Friday, December 30, 2005
The Sword and Prayer
I like swords. Even as a child swords fascinated and filled me with awe as I viewed their workmanship and ornamentation -- oh how they shone, drawing me to them. Consequently, fencing completely captured my attention, and I watched it every chance I got. It's amazing how such a potentially deadly game could be composed of such elegant and graceful movements, almost like those of a dance. Yet, despite these attributes there is a swiftness and an aggressiveness to fencing, and to sword use in general.
No matter how often as a child I watched sword-fighting films, I always came away with the same impression, swords are not merely weapons of offense, and they are also weapons of defense. For while your opponent is attempting to disarm, maim, and perhaps kill you, you may often only be attempting to keep his sword at bay. In the old days when swords were used to handle disputes, those who were better skilled, lived; while those who were not, died. How appropriate that Paul calls the word of God the Sword of the Spirit, for it too is both offensive and defensive. Individuals who are skilled and empowered by the (Holy) Spirit to handle the Word of God, not only possess a superior weapon with which to defend themselves against Satan’s attacks, but also with the same weapon will come off the victor against the attacks or clamoring of their own sinful nature.
Lest you protest, we are not talking here about those who have an incredible ability to memorize scripture. We are not talking about those gifted with the eloquence to preach. We are talking of those who allow the Holy Spirit to teach them how to use the Word of God as a great warrior uses his sword. Not so sure you agree? Let's look at what the writer of Hebrews says in the 12th verse of the fourth chapter:
For the Word of God is quick, and powerful, and sharper than any two edged sword, piercing even to the dividing asunder of soul and spirit, and of the joints and marrow, and is a discerner of the thoughts and intents of the heart.
Notice that in this verse, Paul says nothing about attacking the devil. It's not that the Word cannot be used to attack the enemy of souls, it can, such as when we go into his territory, and take souls prisoner to Jesus Christ. However, Paul in Hebrews, is saying that the Word of God goes deep into our inner minds where our most hidden thoughts and desires dwell-- yes folks, sometimes hidden even from ourselves -- and that the Word of God exposes us to ourselves as we really are - sinners. In essence, the Word serves as a judge of our ideas, thoughts, motives and feelings, as well as our actions. But, and this is the great part, the Word doesn't leave us languishing in the prison of discouragement, under accusation and despair; no, it sanctifies (meaning purifies) the mind, if we consent (John 17:8, 14 & 17). The Word of God cuts through the hard and stony heart of pretense, taking away the Sinfulness of self, with its lustful desires, pride, and childishness. Unlike a physical sword, which is brandished outwardly, the sword of the Spirit, which is the Word of God, must be taken internally (eternally). Jesus said He had meat to eat that the disciples knew not of. He also stated that He is the Word of God, and that we live by every Word that “proceedeth out of the mouth of God” (John 4;35; Matt. 4:4; John 6).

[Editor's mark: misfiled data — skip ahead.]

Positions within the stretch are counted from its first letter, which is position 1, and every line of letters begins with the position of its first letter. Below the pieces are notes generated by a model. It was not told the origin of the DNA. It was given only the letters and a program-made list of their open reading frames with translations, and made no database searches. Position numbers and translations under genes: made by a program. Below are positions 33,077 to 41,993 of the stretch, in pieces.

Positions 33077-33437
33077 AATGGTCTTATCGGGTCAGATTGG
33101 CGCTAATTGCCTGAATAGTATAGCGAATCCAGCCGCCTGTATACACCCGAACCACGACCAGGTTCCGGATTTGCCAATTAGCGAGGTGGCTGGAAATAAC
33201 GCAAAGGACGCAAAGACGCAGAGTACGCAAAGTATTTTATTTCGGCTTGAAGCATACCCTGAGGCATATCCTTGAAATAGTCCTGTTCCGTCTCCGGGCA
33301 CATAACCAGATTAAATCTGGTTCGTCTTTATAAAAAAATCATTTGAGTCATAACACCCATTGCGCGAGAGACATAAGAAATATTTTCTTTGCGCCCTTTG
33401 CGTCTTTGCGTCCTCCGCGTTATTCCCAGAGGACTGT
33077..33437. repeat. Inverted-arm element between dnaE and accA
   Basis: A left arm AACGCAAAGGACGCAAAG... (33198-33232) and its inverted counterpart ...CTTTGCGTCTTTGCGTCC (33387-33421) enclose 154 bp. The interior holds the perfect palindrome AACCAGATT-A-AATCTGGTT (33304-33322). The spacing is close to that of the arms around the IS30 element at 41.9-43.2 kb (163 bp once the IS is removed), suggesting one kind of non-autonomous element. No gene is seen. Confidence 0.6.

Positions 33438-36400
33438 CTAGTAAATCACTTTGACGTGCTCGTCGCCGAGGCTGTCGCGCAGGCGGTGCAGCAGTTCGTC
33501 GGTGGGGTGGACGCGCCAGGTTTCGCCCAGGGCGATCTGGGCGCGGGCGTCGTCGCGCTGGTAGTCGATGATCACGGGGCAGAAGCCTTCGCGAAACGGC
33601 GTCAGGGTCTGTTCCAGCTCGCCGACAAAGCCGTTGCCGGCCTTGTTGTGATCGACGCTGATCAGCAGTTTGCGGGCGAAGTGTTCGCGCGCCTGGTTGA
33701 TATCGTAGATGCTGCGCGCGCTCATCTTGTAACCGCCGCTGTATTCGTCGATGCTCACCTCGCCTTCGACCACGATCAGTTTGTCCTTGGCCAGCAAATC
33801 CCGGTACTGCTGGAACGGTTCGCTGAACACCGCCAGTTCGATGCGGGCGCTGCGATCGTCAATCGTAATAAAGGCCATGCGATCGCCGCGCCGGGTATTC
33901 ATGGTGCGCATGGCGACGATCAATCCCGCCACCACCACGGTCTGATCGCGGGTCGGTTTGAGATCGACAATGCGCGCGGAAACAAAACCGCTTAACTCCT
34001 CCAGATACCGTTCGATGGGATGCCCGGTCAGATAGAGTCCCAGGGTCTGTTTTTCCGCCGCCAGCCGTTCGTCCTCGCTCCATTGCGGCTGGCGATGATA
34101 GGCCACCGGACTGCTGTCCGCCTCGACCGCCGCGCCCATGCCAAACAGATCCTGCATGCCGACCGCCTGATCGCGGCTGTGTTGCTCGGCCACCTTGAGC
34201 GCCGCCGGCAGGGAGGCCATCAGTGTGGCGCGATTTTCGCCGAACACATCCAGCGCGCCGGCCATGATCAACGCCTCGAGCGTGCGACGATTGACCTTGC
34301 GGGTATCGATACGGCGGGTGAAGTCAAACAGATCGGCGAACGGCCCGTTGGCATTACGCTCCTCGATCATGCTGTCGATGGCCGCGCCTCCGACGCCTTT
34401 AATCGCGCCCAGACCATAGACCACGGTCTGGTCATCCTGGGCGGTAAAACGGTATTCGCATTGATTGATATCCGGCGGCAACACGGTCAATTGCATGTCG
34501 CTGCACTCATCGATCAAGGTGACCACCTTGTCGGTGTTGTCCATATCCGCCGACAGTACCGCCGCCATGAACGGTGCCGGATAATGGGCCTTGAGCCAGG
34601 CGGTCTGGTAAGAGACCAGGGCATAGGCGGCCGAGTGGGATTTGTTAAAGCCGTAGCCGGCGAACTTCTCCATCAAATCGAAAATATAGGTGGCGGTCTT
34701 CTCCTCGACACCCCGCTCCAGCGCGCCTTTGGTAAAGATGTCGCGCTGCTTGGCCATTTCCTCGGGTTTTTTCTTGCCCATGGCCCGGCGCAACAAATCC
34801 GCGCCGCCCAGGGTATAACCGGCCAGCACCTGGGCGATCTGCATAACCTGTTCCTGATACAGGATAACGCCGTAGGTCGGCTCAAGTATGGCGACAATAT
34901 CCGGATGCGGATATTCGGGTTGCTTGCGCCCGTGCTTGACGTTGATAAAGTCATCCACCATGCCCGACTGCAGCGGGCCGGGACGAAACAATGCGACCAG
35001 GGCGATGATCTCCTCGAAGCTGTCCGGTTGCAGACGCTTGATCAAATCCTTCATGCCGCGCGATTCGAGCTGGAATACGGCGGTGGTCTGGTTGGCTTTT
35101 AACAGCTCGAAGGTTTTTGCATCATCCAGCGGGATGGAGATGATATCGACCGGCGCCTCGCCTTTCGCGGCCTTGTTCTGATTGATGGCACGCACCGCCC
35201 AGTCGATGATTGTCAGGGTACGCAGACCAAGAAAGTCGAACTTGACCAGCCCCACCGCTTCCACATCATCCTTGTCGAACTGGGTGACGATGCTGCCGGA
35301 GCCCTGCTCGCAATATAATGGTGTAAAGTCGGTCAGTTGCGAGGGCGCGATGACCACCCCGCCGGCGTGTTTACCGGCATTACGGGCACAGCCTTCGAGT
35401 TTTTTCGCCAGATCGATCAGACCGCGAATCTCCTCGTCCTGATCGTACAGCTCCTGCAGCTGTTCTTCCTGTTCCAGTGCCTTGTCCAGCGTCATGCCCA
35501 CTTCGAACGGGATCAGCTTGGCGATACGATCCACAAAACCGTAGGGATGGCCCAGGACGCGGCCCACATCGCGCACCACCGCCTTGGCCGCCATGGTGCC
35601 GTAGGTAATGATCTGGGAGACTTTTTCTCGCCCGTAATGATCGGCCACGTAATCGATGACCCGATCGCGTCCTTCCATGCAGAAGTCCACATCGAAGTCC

Thus those who carry the Sword, are living by every Word, and pray living prayers. If you happen to find yourself in the presence of a pray-er who prays living prayers, listen closely, for the Words are with power. "I don't see or hear anything special," you say? Well, though these prayers are simple, yet they are profound. Haven't you noticed they move the hand of omnipotence? Haven't you ever read the scripture that says, "... The effectual fervent prayer of a righteous man availeth much."? Filled with the righteousness of Christ in God, these prayer-ers manifest humility, and heartfelt devotion and gratitude to Christ their Saviour. Consequently, their prayers are non-repetitive, vain, proud, or superficial. To wield the Sword of the Spirit is to pray living prayers; for it is the Spirit through the Word, which actually informs the prayer.
Scripture has said that by obeying the truth (of the Word) through the Spirit our souls (minds or consciousness) are purified. Furthermore, it says that we become born again or renewed in mind by the Word of God, which lives and abides forever; and that the Word is the Gospel preached unto you (I Peter 1:22-25). There are only one or two purposes of the sword in a fight, one is to preserve life, and the other is to take it. Satan's plan is that when we're attacked, our sword will be rendered useless, and that he'll come off the victor, having stolen our birthright. On the contrary, Christ has come that we might have life more abundantly. Furthermore He has stocked His arsenal and left it at our disposal with an expert Teacher at hand (who can never be separated from us unless we consent). Folks, the Godhead intends that we may have life now and in the Kingdom to come. In light of the victory already won on behalf not only of the human race, but also specifically for you and me, doesn't it make sense then to live by the Word? It did to Jesus 2000 years ago as He fought with Satan, and it does to me. The battle is raging, let's not be caught unprepared!
Maria Greaves-Barnes & Raul Diaz
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